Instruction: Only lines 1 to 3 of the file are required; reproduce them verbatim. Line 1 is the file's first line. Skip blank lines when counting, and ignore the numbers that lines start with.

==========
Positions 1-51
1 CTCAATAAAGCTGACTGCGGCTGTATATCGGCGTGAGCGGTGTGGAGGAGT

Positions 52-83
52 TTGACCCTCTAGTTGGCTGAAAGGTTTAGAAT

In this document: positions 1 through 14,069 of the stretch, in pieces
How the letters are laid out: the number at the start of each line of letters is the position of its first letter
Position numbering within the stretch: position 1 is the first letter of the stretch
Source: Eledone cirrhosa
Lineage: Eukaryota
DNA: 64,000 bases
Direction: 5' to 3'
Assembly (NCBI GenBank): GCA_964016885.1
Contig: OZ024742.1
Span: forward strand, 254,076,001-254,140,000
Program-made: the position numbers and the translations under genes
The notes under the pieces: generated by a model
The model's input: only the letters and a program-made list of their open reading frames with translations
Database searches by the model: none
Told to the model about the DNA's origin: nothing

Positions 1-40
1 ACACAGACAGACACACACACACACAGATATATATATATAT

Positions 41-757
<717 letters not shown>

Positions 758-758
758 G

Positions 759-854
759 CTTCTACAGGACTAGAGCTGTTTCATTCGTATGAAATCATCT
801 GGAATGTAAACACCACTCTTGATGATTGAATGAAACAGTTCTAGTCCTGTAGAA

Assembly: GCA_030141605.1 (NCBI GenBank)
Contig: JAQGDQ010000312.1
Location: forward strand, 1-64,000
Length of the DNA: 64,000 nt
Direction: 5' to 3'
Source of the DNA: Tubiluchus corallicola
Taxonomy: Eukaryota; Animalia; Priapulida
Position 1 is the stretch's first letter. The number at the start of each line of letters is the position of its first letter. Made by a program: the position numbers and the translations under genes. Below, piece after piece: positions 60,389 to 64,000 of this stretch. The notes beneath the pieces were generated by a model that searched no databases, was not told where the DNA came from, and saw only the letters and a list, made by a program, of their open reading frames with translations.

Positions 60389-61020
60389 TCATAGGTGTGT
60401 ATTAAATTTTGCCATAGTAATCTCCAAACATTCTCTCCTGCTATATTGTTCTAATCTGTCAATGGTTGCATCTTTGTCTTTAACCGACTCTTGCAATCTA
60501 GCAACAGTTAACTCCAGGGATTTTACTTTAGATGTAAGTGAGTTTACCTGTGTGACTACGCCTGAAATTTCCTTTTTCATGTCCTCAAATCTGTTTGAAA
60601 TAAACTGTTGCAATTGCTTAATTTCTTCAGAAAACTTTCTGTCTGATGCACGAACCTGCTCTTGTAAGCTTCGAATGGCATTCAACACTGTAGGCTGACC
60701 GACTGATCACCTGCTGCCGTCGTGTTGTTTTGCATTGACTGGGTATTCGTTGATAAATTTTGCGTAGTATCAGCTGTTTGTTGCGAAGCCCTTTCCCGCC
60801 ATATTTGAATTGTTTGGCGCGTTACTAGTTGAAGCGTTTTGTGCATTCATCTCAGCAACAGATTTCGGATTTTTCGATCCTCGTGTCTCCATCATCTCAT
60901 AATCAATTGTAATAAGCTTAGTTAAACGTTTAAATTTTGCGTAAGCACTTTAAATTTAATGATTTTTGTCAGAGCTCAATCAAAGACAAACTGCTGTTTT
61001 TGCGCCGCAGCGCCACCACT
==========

Positions 1-51
1 CTCAATAAAGCTGACTGCGGCTGTATATCGGCGTGAGCGGTGTGGAGGAGT

Positions 52-83